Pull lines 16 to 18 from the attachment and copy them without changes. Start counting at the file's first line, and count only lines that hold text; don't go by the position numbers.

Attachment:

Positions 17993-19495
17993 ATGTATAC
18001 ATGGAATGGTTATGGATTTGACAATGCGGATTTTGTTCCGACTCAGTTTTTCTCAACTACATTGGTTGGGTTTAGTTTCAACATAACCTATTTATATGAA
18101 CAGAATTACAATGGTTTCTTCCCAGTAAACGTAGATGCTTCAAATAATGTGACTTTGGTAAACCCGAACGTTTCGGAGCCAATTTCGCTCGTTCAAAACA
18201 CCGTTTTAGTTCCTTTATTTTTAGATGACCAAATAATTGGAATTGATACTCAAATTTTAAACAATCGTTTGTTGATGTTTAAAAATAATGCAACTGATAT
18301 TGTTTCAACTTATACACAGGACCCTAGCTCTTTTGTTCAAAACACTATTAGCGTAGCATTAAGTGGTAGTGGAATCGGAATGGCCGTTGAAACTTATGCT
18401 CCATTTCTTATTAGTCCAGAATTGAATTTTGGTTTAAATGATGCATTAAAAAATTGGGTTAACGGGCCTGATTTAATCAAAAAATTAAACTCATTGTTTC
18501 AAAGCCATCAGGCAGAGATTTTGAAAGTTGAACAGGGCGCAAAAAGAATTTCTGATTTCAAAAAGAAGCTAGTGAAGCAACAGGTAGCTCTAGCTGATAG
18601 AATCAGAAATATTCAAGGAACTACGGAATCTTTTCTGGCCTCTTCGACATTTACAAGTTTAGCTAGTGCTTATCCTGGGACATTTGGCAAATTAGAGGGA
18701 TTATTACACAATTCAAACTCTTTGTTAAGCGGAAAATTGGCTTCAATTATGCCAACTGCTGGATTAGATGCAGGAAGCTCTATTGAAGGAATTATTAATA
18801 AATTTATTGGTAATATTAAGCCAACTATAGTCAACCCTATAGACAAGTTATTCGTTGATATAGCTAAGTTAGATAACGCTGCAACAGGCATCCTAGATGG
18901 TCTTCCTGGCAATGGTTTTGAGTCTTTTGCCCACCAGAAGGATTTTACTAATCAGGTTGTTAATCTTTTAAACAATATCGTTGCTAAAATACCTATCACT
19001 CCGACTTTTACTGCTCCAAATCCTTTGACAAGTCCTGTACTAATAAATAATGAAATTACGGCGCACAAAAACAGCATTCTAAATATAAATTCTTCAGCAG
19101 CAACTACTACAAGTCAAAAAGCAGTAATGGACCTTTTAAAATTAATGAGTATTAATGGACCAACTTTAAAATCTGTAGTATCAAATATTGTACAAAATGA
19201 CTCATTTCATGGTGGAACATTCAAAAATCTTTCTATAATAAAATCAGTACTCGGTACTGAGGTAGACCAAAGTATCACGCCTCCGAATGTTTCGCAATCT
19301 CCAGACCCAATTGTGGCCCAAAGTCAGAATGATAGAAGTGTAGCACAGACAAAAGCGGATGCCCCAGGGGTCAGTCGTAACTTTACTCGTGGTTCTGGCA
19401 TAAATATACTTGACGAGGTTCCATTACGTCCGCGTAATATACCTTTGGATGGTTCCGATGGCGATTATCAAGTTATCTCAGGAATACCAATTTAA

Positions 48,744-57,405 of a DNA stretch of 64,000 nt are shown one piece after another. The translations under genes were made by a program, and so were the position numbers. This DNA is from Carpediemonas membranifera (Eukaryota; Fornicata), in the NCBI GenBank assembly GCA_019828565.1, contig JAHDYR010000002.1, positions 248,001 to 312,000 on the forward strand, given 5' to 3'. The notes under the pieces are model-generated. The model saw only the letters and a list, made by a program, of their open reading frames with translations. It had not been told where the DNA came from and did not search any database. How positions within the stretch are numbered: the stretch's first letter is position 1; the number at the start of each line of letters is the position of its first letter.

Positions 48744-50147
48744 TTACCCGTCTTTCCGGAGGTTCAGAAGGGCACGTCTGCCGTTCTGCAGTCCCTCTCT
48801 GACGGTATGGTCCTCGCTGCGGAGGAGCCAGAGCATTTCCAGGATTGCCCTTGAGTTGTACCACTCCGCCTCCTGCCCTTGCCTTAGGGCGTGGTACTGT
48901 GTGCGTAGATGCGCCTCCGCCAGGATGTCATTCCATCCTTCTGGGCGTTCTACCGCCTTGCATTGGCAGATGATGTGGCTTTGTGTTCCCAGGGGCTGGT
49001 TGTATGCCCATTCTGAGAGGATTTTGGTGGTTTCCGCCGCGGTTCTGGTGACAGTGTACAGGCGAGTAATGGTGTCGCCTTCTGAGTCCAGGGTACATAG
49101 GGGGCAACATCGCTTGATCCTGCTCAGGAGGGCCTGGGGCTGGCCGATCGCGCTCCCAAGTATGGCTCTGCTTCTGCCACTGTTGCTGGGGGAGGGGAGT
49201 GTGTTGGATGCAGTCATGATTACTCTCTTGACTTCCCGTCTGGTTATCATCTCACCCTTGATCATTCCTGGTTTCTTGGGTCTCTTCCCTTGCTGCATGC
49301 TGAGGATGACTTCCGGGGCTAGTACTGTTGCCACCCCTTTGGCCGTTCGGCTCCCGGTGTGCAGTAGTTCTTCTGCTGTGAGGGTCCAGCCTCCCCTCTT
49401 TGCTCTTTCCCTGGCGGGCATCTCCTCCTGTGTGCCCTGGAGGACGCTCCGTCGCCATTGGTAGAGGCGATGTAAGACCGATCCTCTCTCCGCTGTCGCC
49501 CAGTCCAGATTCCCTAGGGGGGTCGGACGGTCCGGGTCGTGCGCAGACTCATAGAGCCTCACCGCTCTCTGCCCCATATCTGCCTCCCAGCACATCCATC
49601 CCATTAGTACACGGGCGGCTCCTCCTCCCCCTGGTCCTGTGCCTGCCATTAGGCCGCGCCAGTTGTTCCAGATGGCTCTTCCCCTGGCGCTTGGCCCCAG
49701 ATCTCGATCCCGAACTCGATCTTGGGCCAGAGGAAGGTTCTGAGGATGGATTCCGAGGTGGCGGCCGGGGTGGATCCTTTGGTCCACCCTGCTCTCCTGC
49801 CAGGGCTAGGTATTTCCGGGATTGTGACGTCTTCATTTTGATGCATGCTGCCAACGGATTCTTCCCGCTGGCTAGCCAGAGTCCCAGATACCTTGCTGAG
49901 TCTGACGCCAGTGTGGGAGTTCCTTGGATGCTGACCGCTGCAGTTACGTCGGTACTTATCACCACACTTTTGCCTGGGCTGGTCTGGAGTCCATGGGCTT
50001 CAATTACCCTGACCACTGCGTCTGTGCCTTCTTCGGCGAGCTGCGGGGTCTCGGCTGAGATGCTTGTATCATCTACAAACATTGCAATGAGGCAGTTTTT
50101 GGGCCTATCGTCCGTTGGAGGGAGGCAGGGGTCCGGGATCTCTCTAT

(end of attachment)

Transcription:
19301 CCAGACCCAATTGTGGCCCAAAGTCAGAATGATAGAAGTGTAGCACAGACAAAAGCGGATGCCCCAGGGGTCAGTCGTAACTTTACTCGTGGTTCTGGCA
19401 TAAATATACTTGACGAGGTTCCATTACGTCCGCGTAATATACCTTTGGATGGTTCCGATGGCGATTATCAAGTTATCTCAGGAATACCAATTTAA

Positions 48,744-57,405 of a DNA stretch of 64,000 nt are shown one piece after another. The translations under genes were made by a program, and so were the position numbers. This DNA is from Carpediemonas membranifera (Eukaryota; Fornicata), in the NCBI GenBank assembly GCA_019828565.1, contig JAHDYR010000002.1, positions 248,001 to 312,000 on the forward strand, given 5' to 3'. The notes under the pieces are model-generated. The model saw only the letters and a list, made by a program, of their open reading frames with translations. It had not been told where the DNA came from and did not search any database. How positions within the stretch are numbered: the stretch's first letter is position 1; the number at the start of each line of letters is the position of its first letter.